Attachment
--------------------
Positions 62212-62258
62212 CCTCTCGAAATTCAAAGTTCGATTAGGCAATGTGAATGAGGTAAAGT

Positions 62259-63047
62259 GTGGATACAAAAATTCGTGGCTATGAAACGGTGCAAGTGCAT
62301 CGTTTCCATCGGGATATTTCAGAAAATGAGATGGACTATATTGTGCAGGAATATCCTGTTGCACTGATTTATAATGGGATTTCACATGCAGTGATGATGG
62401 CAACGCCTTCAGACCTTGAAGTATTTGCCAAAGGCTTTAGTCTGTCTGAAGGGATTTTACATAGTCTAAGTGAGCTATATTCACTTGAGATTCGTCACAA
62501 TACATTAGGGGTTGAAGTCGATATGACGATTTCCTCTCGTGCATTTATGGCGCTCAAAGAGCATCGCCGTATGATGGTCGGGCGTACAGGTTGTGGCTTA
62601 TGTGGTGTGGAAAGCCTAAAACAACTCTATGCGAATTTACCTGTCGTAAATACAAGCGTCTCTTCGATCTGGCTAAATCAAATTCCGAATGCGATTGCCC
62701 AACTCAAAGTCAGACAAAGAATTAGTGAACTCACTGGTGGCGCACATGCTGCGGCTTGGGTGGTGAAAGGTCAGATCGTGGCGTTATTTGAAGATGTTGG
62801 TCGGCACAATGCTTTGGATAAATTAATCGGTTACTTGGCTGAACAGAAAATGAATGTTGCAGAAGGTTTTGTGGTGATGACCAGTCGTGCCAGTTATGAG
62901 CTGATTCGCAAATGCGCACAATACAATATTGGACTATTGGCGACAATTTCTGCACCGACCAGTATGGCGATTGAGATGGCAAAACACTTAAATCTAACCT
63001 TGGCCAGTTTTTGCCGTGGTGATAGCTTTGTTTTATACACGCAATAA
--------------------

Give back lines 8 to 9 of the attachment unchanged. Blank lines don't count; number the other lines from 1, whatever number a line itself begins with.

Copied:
62601 TGTGGTGTGGAAAGCCTAAAACAACTCTATGCGAATTTACCTGTCGTAAATACAAGCGTCTCTTCGATCTGGCTAAATCAAATTCCGAATGCGATTGCCC
62701 AACTCAAAGTCAGACAAAGAATTAGTGAACTCACTGGTGGCGCACATGCTGCGGCTTGGGTGGTGAAAGGTCAGATCGTGGCGTTATTTGAAGATGTTGG